[Cryptography] October 28th is now National Cryptography Day

John Denker jsd at av8n.com
Tue Nov 15 14:24:23 EST 2016

On 11/15/2016 07:38 AM, Joseph Kilcullen wrote:
> Cryptography is the mathematician’s equivalent of Gun Ownership

Not quite "equivalent" : Crypto devices contribute verrry much less
to the likelihood that a member of the owner's family will be killed.

As for the Zimmermann telegram, on 11/14/2016 05:52 PM, ianG wrote:

>> Does anyone have any contact with IACR?  11 January 1917 offers an
>> enticing date coming up...  It might also be something the other
>> side can get behind.

IMHO choosing that date is a step in the wrong direction.  It's a
tactic in support of a misguided strategy.

The point of National Cryptography Day is to get the public involved,
as a way to exert political pressure in «some» direction.  We need
to carefully choose the direction.

The public already labors under the misconception that bad guys make
codes and good guys break codes.  That misconception is reinforced
by movies about Turing, Enigma, U-571, Midway, Zimmermann, et cetera.
That is an extreme, unbalanced view.  I am *NOT* arguing for the
opposite extreme, since (as usual) all the extremes are wrong.  I 
am arguing for some semblance of balance.

Balance is difficult to achieve, because code-making in particular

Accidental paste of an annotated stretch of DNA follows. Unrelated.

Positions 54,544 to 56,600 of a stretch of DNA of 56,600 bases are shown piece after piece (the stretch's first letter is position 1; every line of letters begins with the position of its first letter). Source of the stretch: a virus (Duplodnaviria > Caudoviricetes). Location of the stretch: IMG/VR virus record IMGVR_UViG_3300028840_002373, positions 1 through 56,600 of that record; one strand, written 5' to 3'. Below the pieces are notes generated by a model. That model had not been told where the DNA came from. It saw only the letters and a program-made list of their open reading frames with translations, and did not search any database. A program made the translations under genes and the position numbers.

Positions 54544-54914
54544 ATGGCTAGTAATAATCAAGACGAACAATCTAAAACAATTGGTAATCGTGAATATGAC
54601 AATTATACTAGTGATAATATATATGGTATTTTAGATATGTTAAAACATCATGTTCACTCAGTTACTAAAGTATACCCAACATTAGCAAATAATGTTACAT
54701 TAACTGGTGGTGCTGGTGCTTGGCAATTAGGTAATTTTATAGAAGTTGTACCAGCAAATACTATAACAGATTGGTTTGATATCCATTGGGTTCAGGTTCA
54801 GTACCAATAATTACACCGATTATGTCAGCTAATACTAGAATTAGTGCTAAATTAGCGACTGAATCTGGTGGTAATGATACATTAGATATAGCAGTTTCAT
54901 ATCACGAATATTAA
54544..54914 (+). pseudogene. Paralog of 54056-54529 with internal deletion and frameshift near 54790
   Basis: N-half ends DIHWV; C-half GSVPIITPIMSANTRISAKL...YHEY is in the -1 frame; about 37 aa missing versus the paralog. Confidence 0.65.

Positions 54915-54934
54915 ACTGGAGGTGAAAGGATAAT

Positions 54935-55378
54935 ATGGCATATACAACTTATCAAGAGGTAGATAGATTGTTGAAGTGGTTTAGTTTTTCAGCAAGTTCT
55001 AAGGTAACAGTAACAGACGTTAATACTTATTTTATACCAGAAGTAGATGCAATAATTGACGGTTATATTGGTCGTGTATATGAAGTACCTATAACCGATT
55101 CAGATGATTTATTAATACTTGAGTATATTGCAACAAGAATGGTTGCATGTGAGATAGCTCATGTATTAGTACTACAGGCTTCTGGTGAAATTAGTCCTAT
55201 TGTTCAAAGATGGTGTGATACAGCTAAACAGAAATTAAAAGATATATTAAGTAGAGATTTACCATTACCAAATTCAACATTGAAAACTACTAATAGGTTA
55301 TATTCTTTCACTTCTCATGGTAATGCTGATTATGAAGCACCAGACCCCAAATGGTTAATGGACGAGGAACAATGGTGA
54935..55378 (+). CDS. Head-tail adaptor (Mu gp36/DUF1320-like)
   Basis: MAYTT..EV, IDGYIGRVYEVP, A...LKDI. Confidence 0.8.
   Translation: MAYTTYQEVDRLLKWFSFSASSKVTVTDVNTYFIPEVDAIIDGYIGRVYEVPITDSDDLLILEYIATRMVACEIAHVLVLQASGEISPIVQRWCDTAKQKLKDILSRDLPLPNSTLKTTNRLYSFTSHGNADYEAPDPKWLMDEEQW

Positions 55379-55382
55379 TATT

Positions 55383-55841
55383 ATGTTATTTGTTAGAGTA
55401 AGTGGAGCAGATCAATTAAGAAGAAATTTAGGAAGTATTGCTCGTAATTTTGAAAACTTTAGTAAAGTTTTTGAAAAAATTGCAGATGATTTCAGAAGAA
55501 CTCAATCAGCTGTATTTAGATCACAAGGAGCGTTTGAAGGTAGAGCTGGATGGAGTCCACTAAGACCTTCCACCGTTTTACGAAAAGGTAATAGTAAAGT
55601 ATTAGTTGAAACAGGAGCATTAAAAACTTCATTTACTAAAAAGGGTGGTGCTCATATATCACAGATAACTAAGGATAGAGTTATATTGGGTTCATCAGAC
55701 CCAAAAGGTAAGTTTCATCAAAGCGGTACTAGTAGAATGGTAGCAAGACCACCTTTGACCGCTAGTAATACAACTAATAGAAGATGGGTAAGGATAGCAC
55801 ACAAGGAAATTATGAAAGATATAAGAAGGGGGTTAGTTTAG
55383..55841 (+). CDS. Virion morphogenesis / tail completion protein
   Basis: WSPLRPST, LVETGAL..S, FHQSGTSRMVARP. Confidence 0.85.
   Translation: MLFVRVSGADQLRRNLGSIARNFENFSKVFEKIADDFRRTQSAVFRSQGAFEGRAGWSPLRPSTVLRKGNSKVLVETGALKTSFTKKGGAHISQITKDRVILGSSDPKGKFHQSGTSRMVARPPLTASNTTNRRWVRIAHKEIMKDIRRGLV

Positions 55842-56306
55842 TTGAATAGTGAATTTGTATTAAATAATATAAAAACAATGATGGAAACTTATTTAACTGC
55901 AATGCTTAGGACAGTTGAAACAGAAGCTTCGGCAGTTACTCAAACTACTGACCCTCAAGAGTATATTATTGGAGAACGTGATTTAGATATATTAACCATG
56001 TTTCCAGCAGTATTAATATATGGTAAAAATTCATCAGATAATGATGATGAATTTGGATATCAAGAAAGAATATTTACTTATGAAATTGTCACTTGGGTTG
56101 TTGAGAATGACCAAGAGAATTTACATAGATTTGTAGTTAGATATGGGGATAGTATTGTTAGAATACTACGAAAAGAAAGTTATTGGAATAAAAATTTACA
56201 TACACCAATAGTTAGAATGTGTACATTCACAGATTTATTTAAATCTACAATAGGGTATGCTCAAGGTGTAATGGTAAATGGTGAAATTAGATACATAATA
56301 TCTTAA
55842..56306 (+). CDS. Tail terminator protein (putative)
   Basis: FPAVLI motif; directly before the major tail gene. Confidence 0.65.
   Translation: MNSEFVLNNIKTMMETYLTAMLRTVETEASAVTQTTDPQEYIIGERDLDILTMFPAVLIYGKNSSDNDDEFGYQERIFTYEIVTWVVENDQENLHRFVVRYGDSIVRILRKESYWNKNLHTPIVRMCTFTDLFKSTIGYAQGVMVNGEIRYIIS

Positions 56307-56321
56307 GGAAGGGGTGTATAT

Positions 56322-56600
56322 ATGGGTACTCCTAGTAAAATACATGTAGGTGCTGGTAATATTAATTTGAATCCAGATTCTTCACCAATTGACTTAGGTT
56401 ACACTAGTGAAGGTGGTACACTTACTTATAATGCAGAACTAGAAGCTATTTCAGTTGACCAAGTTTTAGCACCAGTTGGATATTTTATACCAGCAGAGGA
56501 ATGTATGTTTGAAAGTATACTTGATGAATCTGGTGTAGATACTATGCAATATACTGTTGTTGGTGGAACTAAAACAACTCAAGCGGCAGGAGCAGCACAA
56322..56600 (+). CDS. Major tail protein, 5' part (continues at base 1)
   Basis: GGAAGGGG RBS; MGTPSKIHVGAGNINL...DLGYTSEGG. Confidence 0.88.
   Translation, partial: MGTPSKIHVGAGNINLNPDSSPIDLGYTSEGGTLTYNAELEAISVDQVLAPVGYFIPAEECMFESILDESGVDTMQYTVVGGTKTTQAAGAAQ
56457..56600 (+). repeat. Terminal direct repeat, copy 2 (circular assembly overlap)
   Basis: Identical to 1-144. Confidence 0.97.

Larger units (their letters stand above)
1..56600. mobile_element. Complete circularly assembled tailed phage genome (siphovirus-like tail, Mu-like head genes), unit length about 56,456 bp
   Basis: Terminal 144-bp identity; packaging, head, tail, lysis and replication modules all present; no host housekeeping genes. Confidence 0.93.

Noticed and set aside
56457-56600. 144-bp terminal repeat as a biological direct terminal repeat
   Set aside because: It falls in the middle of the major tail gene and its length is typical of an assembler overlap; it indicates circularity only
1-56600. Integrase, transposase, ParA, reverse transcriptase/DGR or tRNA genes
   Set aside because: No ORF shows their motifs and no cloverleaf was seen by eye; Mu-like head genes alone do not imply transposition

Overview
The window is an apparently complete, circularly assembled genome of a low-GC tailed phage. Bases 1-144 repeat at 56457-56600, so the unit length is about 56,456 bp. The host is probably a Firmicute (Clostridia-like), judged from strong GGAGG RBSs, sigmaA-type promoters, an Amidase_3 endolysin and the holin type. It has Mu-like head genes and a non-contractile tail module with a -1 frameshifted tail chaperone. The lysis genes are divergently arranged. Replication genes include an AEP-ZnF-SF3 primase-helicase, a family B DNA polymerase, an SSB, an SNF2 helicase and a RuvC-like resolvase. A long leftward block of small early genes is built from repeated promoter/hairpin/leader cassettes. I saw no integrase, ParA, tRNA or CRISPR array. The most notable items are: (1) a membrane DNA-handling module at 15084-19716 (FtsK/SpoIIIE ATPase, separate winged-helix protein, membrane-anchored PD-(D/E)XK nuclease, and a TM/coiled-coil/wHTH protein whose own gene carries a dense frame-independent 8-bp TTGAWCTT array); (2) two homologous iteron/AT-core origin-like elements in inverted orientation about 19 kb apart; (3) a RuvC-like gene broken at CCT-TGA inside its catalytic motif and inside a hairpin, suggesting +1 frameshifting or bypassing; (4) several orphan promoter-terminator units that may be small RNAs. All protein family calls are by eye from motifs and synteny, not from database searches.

and security in general tend to be slow, methodical, and quiet.
Code-breaking tends to produce much better screenplays.

I renew my suggestion to celebrate crypto on Cyber Monday.  E-commerce
is a 350 billion dollar industry (per annum).  Without crypto, there
would be no e-commerce.  Unlike Hollywood crypto:
 -- E-commerce is not restricted to armies, diplomats, or spies.
 -- You don't need to be a weirdo to appreciate it.
 -- The good guys encrypt stuff and the bad guys try to break it.
 -- The argument that if you have nothing to hide you don't need
  crypto is well refuted.


Last but not least:  The October 28th date was suggested as a means
to influence US elections.  That's a Bad Idea for multiple reasons.
It's way too late in the season.  A great many votes are already
cast by then, and more importantly, minds have been made up.  People
need time to process ideas.  (Last-minute Comey-style interventions
only work if they fit into a pre-established framework, and even
then the effect is limited.)

Also:  A US election costs a few billion dollars every four years.
/More/ than that is spent on lobbying.  That's scandalous, but
it's a fact.  It should tell you that even though elections have
consequences, you also need to pay attention to what bureaucrats,
legislators, and lobbyists are doing /between/ elections.  Campaign
in poetry, govern in prose.  Crypto policy is so geeky and non-poetic
that it will never be much of a campaign issue, no matter how much
you might try to make it so.  It's the sort of thing that gets
hammered out /between/ elections.

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